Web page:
Damages is a courtroom drama podcast that follows the well over 200 climate lawsuits currently active in courtrooms all over the world. Ranging from explanatory episodes to docuseries to narrative seasons, it’s a show about the quest for justice and a crime against humanity: the climate crisis.
S1: The Forest for the Trees
In our launch season we delve into rights-of-nature laws in countries all over the world, including attempts by some local and tribal governments in the U.S. to apply the concept in American courtrooms. Rights of nature incorporates Indigenous approaches to nature into Western judicial systems by giving ecosystems the same rights that individuals have…which might sound really out there, but is it really so different from giving corporations human rights? Through the stories of cases brought on behalf of wild rice (Minnesota), a cloud forest (Ecuador), a mountainous region (New Zealand), and a lake (Ohio), we’ll look at the philosophical and legal roots of this idea, how it’s played out in the past, and how it could catalyze climate action.
Ep 1: Manoomin v. Minnesota - For the Ojibwe, wild rice – manoomin in Ojibwe – is sacred. It’s also an indicator species; if the rice isn’t growing on the northern lakes, the water has been contaminated. When Minnesota’s Ojibwe bands saw what was happening with Standing Rock in 2016, they knew it wouldn’t be long before they had a similar fight on their hands. So in 2018 they formalized something that had been included in every treaty between the tribe and the U.S. government: the rights of manoomin. They added the plant’s right to survive and thrive to the 1855 treaty, the document that governs the relationship between Ojibwe bands and the U.S. And in 2021, in an effort to stop Enbridge Energy’s Line 3 pipeline, the White Earth band of Ojibwe sued the Minnesota Department of Natural Resources for violating the rights of manoomin. The pipeline was still built but manoomin’s case is ongoing, and it could have major implications, not just for the Line 5 debate in Michigan, but also for tribal sovereignty and the ability of tribal courts to enforce tribal law.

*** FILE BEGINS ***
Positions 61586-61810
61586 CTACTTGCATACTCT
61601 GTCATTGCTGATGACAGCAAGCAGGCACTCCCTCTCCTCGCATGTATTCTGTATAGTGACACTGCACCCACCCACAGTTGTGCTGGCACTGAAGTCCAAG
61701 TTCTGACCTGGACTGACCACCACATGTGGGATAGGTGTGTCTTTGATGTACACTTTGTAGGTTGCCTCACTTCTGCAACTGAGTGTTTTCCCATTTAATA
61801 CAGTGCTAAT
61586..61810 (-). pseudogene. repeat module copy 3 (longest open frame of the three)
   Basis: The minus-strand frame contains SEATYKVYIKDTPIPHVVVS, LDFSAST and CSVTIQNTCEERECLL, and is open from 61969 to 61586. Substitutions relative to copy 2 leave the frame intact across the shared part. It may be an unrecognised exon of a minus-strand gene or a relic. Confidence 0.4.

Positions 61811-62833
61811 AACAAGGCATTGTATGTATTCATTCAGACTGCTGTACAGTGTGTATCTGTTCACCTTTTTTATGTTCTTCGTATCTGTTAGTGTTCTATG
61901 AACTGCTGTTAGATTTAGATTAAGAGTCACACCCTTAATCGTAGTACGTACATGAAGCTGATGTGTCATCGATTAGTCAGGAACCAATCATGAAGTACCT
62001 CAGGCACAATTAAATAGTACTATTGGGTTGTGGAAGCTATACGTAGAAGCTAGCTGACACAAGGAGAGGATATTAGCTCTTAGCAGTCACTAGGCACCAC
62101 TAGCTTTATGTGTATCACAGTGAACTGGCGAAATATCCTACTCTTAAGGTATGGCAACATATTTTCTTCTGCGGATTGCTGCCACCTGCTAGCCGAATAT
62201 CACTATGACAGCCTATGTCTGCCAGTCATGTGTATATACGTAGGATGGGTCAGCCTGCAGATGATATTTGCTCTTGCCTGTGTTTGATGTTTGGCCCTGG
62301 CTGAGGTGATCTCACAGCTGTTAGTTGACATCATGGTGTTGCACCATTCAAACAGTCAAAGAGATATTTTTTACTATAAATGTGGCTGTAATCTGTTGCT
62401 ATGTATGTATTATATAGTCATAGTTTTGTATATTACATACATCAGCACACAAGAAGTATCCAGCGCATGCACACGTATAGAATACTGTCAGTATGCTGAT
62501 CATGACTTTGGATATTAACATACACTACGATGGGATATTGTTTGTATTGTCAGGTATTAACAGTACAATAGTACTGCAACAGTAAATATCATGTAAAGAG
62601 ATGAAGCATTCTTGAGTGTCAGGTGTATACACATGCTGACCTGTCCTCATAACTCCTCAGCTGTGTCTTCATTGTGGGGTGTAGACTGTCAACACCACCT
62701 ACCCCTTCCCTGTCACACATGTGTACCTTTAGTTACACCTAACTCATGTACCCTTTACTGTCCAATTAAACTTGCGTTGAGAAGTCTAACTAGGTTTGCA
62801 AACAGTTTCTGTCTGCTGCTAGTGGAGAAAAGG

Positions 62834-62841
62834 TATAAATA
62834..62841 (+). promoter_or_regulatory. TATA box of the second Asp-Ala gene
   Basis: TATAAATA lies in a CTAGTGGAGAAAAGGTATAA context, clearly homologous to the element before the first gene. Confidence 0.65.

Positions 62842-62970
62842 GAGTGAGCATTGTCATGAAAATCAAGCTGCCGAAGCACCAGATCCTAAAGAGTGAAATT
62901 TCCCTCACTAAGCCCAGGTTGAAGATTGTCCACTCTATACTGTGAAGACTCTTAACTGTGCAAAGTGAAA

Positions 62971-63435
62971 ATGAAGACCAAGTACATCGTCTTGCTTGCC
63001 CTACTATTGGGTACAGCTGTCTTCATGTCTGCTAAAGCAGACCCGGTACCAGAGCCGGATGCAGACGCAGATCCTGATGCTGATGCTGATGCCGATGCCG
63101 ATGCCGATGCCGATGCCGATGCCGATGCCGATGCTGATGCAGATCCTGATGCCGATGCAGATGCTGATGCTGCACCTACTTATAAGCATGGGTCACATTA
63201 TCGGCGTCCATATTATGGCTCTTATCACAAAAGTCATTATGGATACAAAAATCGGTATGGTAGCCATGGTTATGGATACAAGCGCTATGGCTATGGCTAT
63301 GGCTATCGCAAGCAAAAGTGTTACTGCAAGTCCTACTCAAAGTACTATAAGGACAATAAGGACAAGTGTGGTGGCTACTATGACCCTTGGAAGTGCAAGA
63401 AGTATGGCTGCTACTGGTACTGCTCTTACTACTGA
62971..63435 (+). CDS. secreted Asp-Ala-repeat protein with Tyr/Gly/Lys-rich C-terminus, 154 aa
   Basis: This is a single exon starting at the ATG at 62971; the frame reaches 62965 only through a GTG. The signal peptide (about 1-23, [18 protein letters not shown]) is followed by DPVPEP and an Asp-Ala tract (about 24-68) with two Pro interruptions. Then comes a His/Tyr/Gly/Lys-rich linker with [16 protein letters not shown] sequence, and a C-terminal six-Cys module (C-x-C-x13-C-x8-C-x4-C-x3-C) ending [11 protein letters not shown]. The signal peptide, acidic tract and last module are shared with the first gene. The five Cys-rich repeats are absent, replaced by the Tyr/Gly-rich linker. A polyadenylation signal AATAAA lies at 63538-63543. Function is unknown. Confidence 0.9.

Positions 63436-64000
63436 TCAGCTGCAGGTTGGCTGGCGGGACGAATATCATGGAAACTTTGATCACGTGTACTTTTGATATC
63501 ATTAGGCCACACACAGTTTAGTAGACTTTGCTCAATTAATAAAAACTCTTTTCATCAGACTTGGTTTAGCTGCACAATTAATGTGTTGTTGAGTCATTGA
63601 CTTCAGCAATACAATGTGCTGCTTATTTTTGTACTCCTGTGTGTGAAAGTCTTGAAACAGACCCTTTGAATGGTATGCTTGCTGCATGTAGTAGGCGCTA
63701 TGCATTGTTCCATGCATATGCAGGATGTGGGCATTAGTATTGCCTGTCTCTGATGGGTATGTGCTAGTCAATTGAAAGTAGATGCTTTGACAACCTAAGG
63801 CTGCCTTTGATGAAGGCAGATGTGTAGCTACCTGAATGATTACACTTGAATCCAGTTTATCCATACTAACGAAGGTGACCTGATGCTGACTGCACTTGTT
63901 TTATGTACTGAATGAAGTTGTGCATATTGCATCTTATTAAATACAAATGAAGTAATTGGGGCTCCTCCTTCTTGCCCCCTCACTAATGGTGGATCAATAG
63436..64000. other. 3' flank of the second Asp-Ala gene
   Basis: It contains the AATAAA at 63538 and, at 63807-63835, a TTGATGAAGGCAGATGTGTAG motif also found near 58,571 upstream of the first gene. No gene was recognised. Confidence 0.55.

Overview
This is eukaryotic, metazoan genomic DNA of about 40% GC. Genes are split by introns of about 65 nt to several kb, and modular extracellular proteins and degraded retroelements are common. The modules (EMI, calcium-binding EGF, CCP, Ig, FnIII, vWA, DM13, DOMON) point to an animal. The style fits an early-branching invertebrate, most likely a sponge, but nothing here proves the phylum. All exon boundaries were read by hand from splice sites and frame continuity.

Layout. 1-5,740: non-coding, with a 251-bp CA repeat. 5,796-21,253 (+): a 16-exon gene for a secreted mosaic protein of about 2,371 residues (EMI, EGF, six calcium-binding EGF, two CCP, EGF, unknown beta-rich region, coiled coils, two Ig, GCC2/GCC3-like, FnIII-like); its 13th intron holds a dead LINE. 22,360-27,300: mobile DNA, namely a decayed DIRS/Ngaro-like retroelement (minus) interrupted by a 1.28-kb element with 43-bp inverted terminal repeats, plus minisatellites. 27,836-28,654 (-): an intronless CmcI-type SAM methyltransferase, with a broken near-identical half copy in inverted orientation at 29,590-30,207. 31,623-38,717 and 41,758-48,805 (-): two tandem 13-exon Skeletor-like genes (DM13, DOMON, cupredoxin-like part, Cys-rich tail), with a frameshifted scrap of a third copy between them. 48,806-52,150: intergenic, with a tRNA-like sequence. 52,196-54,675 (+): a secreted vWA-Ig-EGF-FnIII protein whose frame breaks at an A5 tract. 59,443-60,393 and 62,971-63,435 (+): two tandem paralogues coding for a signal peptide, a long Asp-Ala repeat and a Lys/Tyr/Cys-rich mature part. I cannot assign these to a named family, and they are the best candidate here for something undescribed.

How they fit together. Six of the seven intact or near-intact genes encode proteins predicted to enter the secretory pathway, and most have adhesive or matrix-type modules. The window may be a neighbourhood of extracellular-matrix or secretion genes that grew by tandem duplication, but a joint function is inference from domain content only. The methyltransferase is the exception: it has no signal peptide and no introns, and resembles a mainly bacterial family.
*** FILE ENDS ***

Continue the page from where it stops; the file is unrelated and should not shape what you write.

Ep 2: Who Should Speak for the Trees? In this episode we zoom out a bit and look at the history of rights of nature, its philosophical and legal roots, the form it’s taken in the U.S. and elsewhere, and why it has so much potential to shake up the legal system.
Ep 3: The Cloud Forest v. The Mine (coming soon) Ecuador was the first country to adopt rights of nature into its constitution, but its Constitutional Court (Ecuador’s equivalent to the U.S. Supreme Court) has not heard many cases in the decade or so since the law was added. The new Constitutional justices made a point of picking several cases to test rights of nature, and in 2021 handed down a major judgement…in favor of Los Cedros, one of the most biodiverse cloud forests in the world, and against the Canadian company hoping to mine copper and gold there.
Ep 4: Children of the Mist (coming soon) Te Urewera is the largest rainforest on New Zealand’s North Island, spanning 2,127 sq km of hills, vast blue-green lakes, waterfalls and fast-running rivers. In 2014, a world-first law brought an end to government ownership of Te Urewera National Park and recognized the rainforest as its own legal entity and the Tūhoe people as its legal guardians. The international rights-of-nature community heralded it as an enormous win, and still point to it as the gold standard. But the Tūhoe see the shift as merely a step in the direction of their land being returned to them.
Ep 5: The Backlash (coming soon) In 2019, after a decade-long campaign, voters in Toledo Ohio voted to approve the Lake Erie Bill of Rights, effectively giving the lake personhood. It drew an incredible amount of attention. This wasn’t San Francisco hippies or Brooklyn hipsters talking about rights of nature, this was middle-aged moms in the Rust Belt, and that absolutely terrified any extractive industry. Agrichemical companies turned out in force against the bill, BP spent a fortune to try to stop it, and almost as soon as it passed it was being questioned in court. Then in 2020 the state smuggled a ban against rights-of-nature legislation into its annual budget bill. Similar preemptive bans on rights of nature have since been passed in Florida and Missouri. As one Ohio campaigner put it, “You know what you’re doing is working if they’re going around the country trying to preempt it.” In this ep we look at where the rights of nature movement is today, how the fossil fuel industry has responded, and what’s next.